Paris, France: The Cannes Film Festival has vowed to go green, even trimming its red carpet in half — but can it make any difference to an industry built around private jets and rampant consumption?
Movie stars from Leonardo DiCaprio to Juliette Binoche have made environmental campaigning a central part of their image in recent years, fronting movies about climate change and using their soap boxes to call for action.
Keen to show support, the organisers of Cannes, which runs from July 6 to 17, have said the environmental “emergency is at the heart of its concerns” this year.
They have banned plastic bottles, deployed a fleet of electric cars, and organised a special programme of climate-focused films.
Perhaps most symbolic of all, the festival is cutting the volume of its red carpet by 50 percent, and making it from recycled materials rather than the usual PVC.
But the film industry, with its non-stop, continent-skipping circus of premieres and parties, is far from getting any gold stars from Greta.
DiCaprio, for instance, famously pulled off an 8,000-mile round trip in a private jet in 2016 to pick up an environmental award.
Cannes finds itself in an awkward position — hosting movies about climate change followed by massive parties that generate tonnes of waste and relying heavily on people flying in from all over the world.
This year, it hopes to offset some of that carbon footprint with a 20-euro contribution from each participant to be disbursed by “a scientific committee of experts”.
But the organisers admit film festivals are “an environmental challenge” that cannot be addressed overnight.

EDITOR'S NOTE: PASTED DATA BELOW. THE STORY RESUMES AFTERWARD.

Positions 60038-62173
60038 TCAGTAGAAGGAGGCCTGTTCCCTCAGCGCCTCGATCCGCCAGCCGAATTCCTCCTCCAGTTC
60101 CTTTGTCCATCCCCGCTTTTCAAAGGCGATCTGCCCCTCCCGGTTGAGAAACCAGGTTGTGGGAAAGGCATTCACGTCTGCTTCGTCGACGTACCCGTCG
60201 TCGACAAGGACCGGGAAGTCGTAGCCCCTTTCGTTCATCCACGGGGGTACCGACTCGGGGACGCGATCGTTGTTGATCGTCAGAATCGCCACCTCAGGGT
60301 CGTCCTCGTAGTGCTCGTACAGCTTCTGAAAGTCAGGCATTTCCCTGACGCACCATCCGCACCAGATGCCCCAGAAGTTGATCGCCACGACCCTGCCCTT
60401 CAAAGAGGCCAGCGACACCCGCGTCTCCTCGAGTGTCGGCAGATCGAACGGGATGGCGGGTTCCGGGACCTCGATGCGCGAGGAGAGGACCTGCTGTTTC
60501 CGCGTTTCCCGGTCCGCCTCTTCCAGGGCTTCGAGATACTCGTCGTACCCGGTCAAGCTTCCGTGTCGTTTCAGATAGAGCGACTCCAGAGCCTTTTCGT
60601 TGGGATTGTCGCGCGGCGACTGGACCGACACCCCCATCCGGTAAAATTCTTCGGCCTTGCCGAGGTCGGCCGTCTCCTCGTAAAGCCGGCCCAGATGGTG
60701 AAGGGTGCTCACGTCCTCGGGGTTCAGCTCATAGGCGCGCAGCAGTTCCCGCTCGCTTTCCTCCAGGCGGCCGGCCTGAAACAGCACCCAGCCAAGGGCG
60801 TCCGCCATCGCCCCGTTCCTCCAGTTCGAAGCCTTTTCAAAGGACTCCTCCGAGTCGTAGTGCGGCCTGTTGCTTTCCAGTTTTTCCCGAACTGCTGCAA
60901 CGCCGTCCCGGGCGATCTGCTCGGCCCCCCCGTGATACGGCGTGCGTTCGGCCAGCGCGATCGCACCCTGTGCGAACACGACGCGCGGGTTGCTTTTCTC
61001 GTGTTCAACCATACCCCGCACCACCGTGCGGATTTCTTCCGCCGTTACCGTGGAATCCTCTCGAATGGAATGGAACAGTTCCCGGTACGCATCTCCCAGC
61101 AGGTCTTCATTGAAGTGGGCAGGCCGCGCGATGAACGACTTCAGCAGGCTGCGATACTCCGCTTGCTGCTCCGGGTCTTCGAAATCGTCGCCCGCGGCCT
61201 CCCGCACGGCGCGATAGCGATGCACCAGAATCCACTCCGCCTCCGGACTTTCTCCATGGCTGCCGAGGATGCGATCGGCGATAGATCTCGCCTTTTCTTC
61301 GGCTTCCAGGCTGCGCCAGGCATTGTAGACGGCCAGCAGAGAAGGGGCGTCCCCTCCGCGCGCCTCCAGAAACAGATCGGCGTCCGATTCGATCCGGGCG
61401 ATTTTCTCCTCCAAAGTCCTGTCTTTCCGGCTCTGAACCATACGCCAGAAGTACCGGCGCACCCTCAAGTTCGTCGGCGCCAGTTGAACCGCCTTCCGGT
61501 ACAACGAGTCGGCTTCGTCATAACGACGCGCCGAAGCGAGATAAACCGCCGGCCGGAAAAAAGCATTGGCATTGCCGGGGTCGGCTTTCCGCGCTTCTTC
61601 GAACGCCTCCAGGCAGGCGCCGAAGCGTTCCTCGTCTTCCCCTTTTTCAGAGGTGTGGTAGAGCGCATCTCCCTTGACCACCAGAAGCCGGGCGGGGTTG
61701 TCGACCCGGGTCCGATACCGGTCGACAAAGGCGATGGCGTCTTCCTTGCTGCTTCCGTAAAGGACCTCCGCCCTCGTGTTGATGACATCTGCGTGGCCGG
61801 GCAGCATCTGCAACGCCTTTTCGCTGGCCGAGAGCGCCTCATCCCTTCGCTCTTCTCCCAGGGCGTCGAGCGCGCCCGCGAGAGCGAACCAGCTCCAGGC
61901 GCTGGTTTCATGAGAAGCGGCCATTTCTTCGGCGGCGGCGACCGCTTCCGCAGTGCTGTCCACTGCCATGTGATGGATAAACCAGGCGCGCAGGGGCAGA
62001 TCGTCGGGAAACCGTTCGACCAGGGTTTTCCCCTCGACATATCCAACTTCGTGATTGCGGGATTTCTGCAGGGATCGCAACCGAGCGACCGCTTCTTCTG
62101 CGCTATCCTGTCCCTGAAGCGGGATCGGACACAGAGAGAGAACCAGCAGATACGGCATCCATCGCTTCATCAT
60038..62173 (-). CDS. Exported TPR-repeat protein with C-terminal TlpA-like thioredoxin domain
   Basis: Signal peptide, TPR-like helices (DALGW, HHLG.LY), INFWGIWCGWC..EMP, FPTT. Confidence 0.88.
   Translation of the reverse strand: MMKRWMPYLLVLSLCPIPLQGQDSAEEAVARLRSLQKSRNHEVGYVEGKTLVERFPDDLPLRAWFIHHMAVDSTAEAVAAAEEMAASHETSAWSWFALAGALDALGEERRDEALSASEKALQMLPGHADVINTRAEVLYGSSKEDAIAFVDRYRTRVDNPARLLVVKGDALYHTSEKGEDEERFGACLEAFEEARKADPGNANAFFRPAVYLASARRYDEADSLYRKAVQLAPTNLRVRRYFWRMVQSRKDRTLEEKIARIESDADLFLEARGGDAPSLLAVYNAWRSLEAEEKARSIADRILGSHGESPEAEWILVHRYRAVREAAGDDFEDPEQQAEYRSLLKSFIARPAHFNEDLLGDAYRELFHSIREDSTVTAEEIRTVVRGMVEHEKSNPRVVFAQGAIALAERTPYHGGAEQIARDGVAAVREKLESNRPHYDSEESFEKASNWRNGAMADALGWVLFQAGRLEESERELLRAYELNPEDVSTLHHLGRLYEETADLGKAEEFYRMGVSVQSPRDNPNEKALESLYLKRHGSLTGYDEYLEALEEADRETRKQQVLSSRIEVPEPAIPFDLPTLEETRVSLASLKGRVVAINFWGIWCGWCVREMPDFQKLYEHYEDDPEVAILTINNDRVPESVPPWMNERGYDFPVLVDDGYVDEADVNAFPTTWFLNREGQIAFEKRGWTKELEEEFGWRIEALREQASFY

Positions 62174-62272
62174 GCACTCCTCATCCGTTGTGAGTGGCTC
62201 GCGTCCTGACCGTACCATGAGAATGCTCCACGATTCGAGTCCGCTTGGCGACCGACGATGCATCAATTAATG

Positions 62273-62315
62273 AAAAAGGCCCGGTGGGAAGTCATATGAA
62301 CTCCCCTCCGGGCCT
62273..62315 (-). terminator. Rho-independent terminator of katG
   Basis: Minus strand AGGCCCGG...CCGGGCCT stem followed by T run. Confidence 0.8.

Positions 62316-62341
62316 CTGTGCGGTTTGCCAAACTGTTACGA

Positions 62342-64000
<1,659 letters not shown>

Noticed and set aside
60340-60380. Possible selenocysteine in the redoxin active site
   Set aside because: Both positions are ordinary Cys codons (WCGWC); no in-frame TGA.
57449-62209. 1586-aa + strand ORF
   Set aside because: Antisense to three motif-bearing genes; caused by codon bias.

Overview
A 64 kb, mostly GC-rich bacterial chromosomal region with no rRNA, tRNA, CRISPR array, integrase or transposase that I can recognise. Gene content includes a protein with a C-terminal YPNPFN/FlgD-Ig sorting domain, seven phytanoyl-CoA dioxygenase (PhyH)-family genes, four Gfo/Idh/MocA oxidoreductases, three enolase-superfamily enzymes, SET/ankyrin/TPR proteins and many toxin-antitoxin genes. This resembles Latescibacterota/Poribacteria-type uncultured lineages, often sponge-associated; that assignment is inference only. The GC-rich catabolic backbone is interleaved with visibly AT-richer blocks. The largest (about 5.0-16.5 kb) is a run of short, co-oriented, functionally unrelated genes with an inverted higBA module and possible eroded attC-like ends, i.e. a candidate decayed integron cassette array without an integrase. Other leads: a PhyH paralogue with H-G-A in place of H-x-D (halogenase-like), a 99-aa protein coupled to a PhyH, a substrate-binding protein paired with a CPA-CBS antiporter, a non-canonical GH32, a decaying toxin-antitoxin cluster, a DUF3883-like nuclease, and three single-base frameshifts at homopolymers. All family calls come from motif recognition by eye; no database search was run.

“There is a monstrous job to do” but the efforts are “very encouraging,” said French filmmaker and activist Cyril Dion.
He is showing his new documentary “Animal”, about the threat to global biodiversity, as part of the environmental programme this year.
The festival “is sending a signal that all the others should follow,” he said. “These measures reflect an epochal change for cinema.”
There are signs of change elsewhere in the industry. The Berlin Film Festival’s red carpet is made from recycled fishing nets.
In France more broadly, film subsidies will be conditional on sustainability commitments from 2024.
But with the signs of crisis mounting, is it still acceptable to gather people from around the globe for a festival?
“There is really a change of mindset,” said Carole Scotta, head of French production firm Haut et Court and a leading voice in the climate debate.
“But it’s complicated for Cannes, which has to maintain a certain amount of festivity as the leading festival in the world,” she said. “We can’t show up in flip-flops.”
From Cannes to Venice to Sundance to Berlin, Scotta recognises that the merry-go-round of festivals is “not good for the planet”, while the pandemic has shown that digital alternatives are possible.
The film industry has a certain “schizophrenia” on the issue, said Simon Valensi, of The Shift Project, a French think-tank pushing for a post-carbon economy.
“If we want to respect the Paris climate accords on carbon neutrality by 2050, sooner or later the emissions created by big festivals will have to be put in question,” Valensi said.
But he added that despite the modest scale of the efforts so far, “it’s already a major revolution that the festival is thinking about its economic impact.”